Configure Azure Key Vault firewalls and virtual networks

This article provides step-by-step instructions to configure Azure Key Vault firewalls and virtual networks to restrict access to your key vault. The virtual network service endpoints for Key Vault allow you to restrict access to a specified virtual network and set of IPv4 (internet protocol version 4) address ranges.

Important

After firewall rules are in effect, users can only perform Key Vault data plane operations when their requests originate from allowed virtual networks or IPv4 address ranges. This also applies to accessing Key Vault from the Azure portal. Although users can browse to a key vault from the Azure portal, they might not be able to list keys, secrets, or certificates if their client machine is not in the allowed list. This also affects the Key Vault Picker by other Azure services. Users might be able to see list of key vaults, but not list keys, if firewall rules prevent their client machine.

Use the Azure portal

Here's how to configure Key Vault firewalls and virtual networks by using the Azure portal:

  1. Browse to the key vault you want to secure.
  2. Select Firewalls and virtual networks.
  3. Under Allow access from, select Selected networks.
  4. To add existing virtual networks to firewalls and virtual network rules, select + Add existing virtual networks.
  5. In the new blade that opens, select the subscription, virtual networks, and subnets that you want to allow access to this key vault. If the virtual networks and subnets you select don't have service endpoints enabled, confirm that you want to enable service endpoints, and select Enable. It might take up to 15 minutes to take effect.
  6. Under IP Networks, add IPv4 address ranges by typing IPv4 address ranges in CIDR (Classless Inter-domain Routing) notation or individual IP addresses.
  7. Select Save.

You can also add new virtual networks and subnets, and then enable service endpoints for the newly created virtual networks and subnets, by selecting + Add new virtual network. Then follow the prompts.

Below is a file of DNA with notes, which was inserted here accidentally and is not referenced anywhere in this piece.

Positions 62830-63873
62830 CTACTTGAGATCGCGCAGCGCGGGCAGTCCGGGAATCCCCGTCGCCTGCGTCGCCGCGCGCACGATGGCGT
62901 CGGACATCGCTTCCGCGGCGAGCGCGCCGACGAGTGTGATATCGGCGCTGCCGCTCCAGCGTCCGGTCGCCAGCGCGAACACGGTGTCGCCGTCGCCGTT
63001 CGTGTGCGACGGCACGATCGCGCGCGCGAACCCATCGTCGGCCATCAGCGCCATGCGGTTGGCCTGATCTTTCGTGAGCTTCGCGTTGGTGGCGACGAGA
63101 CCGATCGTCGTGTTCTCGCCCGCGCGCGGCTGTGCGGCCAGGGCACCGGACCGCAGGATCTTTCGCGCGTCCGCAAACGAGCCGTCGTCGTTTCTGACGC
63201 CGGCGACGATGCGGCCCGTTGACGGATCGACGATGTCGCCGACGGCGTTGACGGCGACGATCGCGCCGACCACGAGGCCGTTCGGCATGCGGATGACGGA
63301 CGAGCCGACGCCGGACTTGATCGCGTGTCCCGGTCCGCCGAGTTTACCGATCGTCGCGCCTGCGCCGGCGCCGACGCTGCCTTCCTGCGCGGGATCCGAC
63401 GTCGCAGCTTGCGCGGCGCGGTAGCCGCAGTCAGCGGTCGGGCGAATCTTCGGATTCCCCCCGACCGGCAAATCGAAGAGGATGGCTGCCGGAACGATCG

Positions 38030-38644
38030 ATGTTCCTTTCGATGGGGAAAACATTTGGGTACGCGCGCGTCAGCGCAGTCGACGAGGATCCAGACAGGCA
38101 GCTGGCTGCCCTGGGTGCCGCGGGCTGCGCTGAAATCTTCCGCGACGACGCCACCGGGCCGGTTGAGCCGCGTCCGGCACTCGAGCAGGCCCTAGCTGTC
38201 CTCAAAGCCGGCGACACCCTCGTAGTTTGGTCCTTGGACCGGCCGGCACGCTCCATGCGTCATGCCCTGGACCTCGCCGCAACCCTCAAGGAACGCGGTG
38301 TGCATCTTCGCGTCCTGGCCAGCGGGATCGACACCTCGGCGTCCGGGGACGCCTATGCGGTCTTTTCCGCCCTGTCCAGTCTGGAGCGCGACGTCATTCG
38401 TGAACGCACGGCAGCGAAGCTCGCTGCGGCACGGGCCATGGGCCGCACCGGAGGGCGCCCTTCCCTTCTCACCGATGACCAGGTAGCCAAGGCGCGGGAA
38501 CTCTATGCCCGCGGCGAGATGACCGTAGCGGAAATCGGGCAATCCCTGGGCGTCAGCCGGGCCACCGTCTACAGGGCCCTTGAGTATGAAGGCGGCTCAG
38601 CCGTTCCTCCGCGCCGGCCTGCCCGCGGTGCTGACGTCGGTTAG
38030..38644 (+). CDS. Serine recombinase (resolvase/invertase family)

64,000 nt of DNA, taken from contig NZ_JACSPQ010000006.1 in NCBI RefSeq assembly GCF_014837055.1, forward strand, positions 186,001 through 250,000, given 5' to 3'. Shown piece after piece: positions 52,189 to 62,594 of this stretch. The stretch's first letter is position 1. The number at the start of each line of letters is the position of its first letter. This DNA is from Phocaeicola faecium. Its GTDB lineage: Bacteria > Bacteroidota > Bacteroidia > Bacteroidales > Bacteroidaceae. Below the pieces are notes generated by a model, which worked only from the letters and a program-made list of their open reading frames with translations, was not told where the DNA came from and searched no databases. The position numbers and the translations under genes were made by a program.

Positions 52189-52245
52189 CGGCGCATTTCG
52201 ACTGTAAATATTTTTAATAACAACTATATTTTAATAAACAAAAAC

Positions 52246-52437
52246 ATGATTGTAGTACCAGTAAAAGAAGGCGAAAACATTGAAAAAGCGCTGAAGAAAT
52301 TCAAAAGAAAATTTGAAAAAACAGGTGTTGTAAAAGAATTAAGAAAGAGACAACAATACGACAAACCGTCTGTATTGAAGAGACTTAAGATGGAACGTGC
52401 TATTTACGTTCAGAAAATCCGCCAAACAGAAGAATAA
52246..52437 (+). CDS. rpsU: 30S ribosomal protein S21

Use the Azure CLI

Here's how to configure Key Vault firewalls and virtual networks by using the Azure CLI

  1. Install Azure CLI and sign in.

  2. List available virtual network rules. If you haven't set any rules for this key vault, the list will be empty.

    az keyvault network-rule list --resource-group myresourcegroup --name mykeyvault
    
  3. Enable a service endpoint for Key Vault on an existing virtual network and subnet.

    az network vnet subnet update --resource-group "myresourcegroup" --vnet-name "myvnet" --name "mysubnet" --service-endpoints "Microsoft.KeyVault"
    
  4. Add a network rule for a virtual network and subnet.

    subnetid=$(az network vnet subnet show --resource-group "myresourcegroup" --vnet-name "myvnet" --name "mysubnet" --query id --output tsv)
    az keyvault network-rule add --resource-group "demo9311" --name "demo9311premium" --subnet $subnetid
    
  5. Add an IP address range from which to allow traffic.

    az keyvault network-rule add --resource-group "myresourcegroup" --name "mykeyvault" --ip-address "191.10.18.0/24"
    
  6. If this key vault should be accessible by any trusted services, set bypass to AzureServices.

    az keyvault update --resource-group "myresourcegroup" --name "mykeyvault" --bypass AzureServices
    
  7. Turn the network rules on by setting the default action to Deny.

    az keyvault update --resource-group "myresourcegroup" --name "mekeyvault" --default-action Deny
    

Use Azure PowerShell

Note

This article has been updated to use the new Azure PowerShell Az module. You can still use the AzureRM module, which will continue to receive bug fixes until at least December 2020. To learn more about the new Az module and AzureRM compatibility, see Introducing the new Azure PowerShell Az module. For Az module installation instructions, see Install Azure PowerShell.

Here's how to configure Key Vault firewalls and virtual networks by using PowerShell:

  1. Install the latest Azure PowerShell, and sign in.

  2. List available virtual network rules. If you have not set any rules for this key vault, the list will be empty.

    (Get-AzKeyVault -VaultName "mykeyvault").NetworkAcls
    
  3. Enable service endpoint for Key Vault on an existing virtual network and subnet.

    Get-AzVirtualNetwork -ResourceGroupName "myresourcegroup" -Name "myvnet" | Set-AzVirtualNetworkSubnetConfig -Name "mysubnet" -AddressPrefix "10.1.1.0/24" -ServiceEndpoint "Microsoft.KeyVault" | Set-AzVirtualNetwork
    
  4. Add a network rule for a virtual network and subnet.

    $subnet = Get-AzVirtualNetwork -ResourceGroupName "myresourcegroup" -Name "myvnet" | Get-AzVirtualNetworkSubnetConfig -Name "mysubnet"
    Add-AzKeyVaultNetworkRule -VaultName "mykeyvault" -VirtualNetworkResourceId $subnet.Id
    
  5. Add an IP address range from which to allow traffic.

    Add-AzKeyVaultNetworkRule -VaultName "mykeyvault" -IpAddressRange "16.17.18.0/24"
    
  6. If this key vault should be accessible by any trusted services, set bypass to AzureServices.

    Update-AzKeyVaultNetworkRuleSet -VaultName "mykeyvault" -Bypass AzureServices
    
  7. Turn the network rules on by setting the default action to Deny.

    Update-AzKeyVaultNetworkRuleSet -VaultName "mykeyvault" -DefaultAction Deny
    

References

Next steps